Final Year Fine Art student at DMU, Helen Gunn, has been producing some very interesting work around ecology and sustainability and we thought we should share it with everyone.
This is the piece: ‘Broken – Crassulaceae’
The large sculpture was exhibited indoors and then installed in the DMU car park for a day in the summer of 2016.
The sculpture concerns a plant, ecology and migration. The form is based on a perennial sedum belonging to the Crassulaceae family which evolved 100-60 million years ago.
The eco-artist stated that the Crassulaceae ‘Is a popular ‘bought garden plant’ because it conveniently survives neglect. By representing the flower umbel with toy vehicles I make comparisons between the plant’s longevity and the short-lived era of the automobile; between global auto trade with its brand divisions and Crassulaceae species hybridisation and global spread through natural and cultivated systems. The reversal of car scale to plant privileges the sedum representation, disturbing typical hierarchies and honours Crassulaceae longevity, also plant capacity to absorb harmful CO2 emissions released by driven vehicles. The sculpture is constructed from recycled woods. By presenting it as ‘stem broken’ the perennial capacity for re-growth is acknowledged. Vehicles forming the umbel were donated by children.’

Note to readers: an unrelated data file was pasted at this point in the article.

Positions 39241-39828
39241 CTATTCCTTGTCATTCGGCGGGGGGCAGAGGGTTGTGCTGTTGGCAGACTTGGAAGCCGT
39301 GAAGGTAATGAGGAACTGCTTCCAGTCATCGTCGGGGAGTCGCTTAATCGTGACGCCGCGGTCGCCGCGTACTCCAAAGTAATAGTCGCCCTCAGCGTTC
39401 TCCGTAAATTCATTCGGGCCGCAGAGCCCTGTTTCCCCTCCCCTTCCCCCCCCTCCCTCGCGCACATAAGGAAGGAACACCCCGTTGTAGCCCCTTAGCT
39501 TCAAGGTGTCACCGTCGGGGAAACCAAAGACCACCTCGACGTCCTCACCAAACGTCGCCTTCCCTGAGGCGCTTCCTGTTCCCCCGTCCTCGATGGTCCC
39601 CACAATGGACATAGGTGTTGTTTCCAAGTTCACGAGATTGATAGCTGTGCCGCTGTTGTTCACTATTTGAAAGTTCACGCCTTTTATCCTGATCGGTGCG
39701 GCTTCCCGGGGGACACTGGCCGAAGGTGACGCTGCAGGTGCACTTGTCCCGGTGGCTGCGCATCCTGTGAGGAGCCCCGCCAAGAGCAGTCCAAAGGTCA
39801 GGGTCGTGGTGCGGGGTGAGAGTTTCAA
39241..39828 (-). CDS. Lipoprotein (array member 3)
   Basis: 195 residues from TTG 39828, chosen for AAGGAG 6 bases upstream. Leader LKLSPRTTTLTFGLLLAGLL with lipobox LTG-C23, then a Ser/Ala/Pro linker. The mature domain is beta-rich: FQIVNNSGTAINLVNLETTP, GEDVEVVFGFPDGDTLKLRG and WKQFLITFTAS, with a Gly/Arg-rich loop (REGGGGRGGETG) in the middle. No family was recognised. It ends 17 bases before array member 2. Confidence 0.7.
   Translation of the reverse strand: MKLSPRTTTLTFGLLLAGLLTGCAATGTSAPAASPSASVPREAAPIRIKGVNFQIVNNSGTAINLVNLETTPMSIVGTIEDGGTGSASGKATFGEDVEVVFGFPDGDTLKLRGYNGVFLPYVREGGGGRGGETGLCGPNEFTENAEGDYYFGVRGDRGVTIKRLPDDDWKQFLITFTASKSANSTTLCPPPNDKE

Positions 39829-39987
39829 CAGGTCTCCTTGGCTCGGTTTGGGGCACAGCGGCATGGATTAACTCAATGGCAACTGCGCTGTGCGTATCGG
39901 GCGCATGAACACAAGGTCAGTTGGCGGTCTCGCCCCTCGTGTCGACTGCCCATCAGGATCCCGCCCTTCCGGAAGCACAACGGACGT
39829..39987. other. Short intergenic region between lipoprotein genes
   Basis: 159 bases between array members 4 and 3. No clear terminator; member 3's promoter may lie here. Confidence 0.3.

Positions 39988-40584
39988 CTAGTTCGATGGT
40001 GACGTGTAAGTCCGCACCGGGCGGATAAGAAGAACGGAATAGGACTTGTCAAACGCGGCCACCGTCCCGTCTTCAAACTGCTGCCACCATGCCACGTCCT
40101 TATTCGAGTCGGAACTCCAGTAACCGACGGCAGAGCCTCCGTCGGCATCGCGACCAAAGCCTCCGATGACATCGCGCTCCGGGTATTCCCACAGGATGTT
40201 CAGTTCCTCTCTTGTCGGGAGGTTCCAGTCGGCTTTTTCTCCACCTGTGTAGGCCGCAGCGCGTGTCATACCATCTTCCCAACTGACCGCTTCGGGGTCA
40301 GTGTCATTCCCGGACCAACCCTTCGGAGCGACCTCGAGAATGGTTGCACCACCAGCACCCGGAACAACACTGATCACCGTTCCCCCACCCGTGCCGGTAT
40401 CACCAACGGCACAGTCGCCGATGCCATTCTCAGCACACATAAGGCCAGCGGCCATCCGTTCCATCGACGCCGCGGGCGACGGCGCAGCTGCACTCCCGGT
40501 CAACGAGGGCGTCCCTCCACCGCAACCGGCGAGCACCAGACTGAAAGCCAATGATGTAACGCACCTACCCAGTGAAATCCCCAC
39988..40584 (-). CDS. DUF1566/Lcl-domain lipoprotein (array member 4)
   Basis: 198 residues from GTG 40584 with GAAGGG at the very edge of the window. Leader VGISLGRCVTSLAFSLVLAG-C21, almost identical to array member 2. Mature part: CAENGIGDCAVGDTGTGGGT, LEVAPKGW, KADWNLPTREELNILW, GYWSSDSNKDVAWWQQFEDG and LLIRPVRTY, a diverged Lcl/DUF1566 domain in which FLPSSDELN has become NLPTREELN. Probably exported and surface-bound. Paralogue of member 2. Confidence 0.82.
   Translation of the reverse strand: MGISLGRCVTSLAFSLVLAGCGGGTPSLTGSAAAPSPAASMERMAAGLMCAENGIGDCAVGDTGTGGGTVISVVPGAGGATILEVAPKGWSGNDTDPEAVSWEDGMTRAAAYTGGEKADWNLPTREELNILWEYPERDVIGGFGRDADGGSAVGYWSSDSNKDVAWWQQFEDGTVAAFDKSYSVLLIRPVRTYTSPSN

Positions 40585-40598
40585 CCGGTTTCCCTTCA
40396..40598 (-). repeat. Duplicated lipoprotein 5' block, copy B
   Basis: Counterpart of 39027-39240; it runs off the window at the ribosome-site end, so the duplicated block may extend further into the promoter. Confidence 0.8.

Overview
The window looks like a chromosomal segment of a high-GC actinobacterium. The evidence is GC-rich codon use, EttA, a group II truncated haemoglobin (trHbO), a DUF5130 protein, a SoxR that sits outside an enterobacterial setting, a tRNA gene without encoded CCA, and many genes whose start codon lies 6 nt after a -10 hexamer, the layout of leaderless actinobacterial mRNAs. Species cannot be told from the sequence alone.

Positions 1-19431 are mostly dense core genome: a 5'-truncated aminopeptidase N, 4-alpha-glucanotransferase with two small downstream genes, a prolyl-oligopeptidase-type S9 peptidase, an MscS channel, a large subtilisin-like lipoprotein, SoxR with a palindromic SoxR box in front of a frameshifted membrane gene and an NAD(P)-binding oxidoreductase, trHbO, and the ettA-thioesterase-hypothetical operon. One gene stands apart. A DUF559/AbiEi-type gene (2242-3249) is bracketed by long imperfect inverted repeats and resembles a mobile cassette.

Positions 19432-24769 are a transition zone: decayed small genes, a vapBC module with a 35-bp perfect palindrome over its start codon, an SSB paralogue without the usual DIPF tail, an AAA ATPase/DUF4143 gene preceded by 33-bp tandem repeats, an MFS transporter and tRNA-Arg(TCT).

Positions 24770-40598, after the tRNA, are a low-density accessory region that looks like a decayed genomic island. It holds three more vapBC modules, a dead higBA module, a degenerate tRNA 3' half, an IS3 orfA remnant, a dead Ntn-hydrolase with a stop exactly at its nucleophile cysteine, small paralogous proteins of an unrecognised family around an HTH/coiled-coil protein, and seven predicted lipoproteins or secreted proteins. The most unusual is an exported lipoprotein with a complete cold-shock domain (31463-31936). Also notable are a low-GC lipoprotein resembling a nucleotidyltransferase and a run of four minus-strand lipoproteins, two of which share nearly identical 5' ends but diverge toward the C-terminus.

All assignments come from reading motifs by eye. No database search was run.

Helen also created another piece titled ‘Green House’.
The sculpture is made from hanging panels which are ‘sacrificial boards’. Wooden panels which are sacrificed during the fabrication of other projects.
Helen’s future work will focus on the changing climate and attitudes towards nature during this period.
Special thanks to Helen Gunn, for letting us discuss her brilliant environmental and Eco-conscious sculptures!
🌱 🌱 🌱 🌱 🌱 🌱 🌱 🌱 🌱 🌱 🌱 🌱 🌱 🌱 🌱 🌱 🌱 🌱 🌱 🌱 🌱 🌱 🌱 🌱 🌱 🌱 🌱 🌱 🌱 🌱 🌱 🌱
– Alexandra Kilcran, Green Behaviour Change Frontrunner